Additional Qualifications courses have always been a mainstay of the professional development that teachers design to meet their personal learning needs. The PLP has accorded each of these courses four credits.

At the end of 2002, the introduction of the Individual Learning Option (ILO) provided a major advance in the flexibility and responsiveness of Professional Learning Program. Through the ILO initiative, a professional learning activity that is not offered by an approved provider but meets all other PLP criteria may be submitted for credit.

Individual members complete the standard course-proposal application for the professional learning they have completed and arrange for the application to be submitted through an approved provider. A list of about 40 approved providers who are prepared to make submissions on behalf of College members is posted on our web site.

The ILO permits members significant autonomy in the development of programs that respond to their individual needs, including ongoing self-directed and job-embedded learning experiences.
Keeping you informed.

An important promise made by the College in 2001 was that information - scarce as it was in the beginning - would become more and more plentiful. At the launch of the PLP there was little information on how credits would be assigned, so the College developed an assessment table.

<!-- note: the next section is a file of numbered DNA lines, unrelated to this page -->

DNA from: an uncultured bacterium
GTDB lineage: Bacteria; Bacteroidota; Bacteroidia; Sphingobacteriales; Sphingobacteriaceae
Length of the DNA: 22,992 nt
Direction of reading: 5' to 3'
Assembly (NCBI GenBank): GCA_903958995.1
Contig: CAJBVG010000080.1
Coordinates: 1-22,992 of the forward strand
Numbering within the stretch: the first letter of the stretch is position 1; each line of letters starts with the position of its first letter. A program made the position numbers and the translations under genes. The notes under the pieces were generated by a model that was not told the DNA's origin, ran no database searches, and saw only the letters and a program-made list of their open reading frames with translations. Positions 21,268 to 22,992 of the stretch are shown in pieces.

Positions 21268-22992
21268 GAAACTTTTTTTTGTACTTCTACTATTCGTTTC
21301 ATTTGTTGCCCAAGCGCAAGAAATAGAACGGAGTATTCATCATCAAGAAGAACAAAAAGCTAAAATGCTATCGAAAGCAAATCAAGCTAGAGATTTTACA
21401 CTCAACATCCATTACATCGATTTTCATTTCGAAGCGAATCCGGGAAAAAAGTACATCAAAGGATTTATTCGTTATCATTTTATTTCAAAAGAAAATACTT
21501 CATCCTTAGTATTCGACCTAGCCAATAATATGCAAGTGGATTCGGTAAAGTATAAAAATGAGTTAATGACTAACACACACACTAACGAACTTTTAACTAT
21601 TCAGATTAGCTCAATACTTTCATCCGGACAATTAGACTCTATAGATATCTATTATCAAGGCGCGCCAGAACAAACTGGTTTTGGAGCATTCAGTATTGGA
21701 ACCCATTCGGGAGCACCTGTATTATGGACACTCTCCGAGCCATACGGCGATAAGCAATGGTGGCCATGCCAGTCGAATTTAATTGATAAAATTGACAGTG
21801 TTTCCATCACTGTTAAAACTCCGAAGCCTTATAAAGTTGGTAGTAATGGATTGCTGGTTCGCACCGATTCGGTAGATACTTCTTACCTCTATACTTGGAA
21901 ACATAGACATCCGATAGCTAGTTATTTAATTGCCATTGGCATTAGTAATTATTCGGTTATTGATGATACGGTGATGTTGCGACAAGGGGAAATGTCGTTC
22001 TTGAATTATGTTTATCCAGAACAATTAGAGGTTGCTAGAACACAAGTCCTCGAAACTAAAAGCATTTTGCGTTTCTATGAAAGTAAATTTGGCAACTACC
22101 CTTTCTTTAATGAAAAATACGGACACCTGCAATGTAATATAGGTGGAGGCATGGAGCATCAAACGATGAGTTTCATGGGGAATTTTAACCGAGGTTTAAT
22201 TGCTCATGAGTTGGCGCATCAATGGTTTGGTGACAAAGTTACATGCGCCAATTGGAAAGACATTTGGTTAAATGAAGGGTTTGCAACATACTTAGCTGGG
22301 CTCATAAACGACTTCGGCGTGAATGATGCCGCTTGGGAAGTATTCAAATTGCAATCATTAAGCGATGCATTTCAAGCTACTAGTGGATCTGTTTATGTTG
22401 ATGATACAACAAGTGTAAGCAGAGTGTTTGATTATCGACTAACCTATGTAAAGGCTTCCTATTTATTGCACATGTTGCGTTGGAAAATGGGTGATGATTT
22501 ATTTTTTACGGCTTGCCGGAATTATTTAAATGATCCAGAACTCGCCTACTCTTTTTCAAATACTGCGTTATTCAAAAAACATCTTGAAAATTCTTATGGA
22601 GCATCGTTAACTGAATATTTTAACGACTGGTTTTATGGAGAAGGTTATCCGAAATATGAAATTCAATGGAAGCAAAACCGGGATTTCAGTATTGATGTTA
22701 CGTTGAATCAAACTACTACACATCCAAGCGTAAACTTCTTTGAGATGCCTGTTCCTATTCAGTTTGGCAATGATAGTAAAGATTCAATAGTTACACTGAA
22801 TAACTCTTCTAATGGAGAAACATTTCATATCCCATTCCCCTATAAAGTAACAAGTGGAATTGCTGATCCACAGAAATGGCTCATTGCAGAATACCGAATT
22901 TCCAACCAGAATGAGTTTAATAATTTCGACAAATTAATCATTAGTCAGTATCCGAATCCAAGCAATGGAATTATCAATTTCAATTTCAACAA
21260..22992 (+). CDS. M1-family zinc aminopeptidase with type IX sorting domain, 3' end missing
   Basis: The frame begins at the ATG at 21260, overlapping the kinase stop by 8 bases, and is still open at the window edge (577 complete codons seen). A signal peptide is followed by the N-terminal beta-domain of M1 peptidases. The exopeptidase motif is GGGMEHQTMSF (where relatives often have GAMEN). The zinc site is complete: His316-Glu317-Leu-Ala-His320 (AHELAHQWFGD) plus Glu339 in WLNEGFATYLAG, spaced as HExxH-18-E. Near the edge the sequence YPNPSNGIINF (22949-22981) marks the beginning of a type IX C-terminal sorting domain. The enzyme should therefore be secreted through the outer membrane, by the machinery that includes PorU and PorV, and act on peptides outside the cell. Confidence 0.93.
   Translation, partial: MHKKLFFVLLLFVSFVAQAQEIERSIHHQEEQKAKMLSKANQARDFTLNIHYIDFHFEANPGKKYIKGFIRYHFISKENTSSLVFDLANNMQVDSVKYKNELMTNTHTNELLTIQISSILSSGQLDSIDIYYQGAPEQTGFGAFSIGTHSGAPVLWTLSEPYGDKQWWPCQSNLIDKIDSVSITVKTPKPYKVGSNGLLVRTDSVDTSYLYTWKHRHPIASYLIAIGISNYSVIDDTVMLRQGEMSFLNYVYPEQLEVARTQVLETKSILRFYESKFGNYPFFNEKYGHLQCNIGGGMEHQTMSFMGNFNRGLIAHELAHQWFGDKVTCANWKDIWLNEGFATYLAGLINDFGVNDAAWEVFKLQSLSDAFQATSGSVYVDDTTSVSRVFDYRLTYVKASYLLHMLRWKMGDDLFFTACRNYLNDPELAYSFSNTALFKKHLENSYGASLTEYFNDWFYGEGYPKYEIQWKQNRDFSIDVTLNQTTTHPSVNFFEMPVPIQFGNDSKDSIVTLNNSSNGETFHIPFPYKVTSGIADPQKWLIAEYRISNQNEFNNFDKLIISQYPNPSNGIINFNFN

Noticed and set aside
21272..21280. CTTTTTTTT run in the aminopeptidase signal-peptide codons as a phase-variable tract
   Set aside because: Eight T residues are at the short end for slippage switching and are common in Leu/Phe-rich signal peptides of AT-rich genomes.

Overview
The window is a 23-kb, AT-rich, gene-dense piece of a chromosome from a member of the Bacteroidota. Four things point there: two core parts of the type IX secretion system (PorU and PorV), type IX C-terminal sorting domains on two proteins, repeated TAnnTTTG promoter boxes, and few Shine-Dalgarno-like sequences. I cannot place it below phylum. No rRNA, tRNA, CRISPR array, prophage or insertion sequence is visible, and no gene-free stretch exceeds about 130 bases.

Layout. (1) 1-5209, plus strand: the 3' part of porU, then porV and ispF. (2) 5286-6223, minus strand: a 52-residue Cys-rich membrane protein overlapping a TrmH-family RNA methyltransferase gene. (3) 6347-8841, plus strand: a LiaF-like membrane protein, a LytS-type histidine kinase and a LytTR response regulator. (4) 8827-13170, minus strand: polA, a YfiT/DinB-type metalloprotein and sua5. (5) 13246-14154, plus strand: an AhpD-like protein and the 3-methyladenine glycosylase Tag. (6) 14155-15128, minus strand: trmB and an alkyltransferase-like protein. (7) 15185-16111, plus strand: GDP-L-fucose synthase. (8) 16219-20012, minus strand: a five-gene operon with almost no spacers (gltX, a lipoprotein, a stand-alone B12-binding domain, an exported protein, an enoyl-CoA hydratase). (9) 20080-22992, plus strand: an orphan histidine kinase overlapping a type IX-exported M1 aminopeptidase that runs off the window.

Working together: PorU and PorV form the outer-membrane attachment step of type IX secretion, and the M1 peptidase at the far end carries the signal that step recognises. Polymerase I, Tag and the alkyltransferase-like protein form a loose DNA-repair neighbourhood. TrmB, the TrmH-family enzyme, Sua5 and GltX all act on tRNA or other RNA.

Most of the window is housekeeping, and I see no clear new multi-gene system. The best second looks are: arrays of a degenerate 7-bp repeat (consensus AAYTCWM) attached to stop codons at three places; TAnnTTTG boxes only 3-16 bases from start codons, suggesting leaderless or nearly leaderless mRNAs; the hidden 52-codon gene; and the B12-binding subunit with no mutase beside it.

This table is posted on the College web site for the reference of both members and providers and helps those submitting courses for approval to accurately gauge the appropriate number of credits.

Over the past two years, staff undertook the day-to-day development and implementation of a responsive and rational program, the PLP committee approved each development in this evolution and the College web site and Professionally Speaking have been vital means of communication with our members and potential providers.

Quarterly updates in the Blue Pages of the magazine deliver information to all members on the latest PLP news: credits for AQs, exemptions for retired members, extensions for those not currently teaching at a job that requires an Ontario certificate.

The College web site delivers up-to-date information about the program and provides a searchable listing of all approved providers and courses, which includes contact names, course credits and more.

The site can also provide each member with immediate access to their unique, confidential Professional Learning Record through the password-protected Members' Area. Potential providers appreciate its convenience when applying for provider status and course approvals and when reporting successful completions of their courses by College members.

Two years after the Professional Learning Program was announced by the provincial government, it looks very different. And developments do not end here. The program will continue to identify and meet the needs of teachers - supporting their commitment to improving their skills, expanding their knowledge and honing their practice.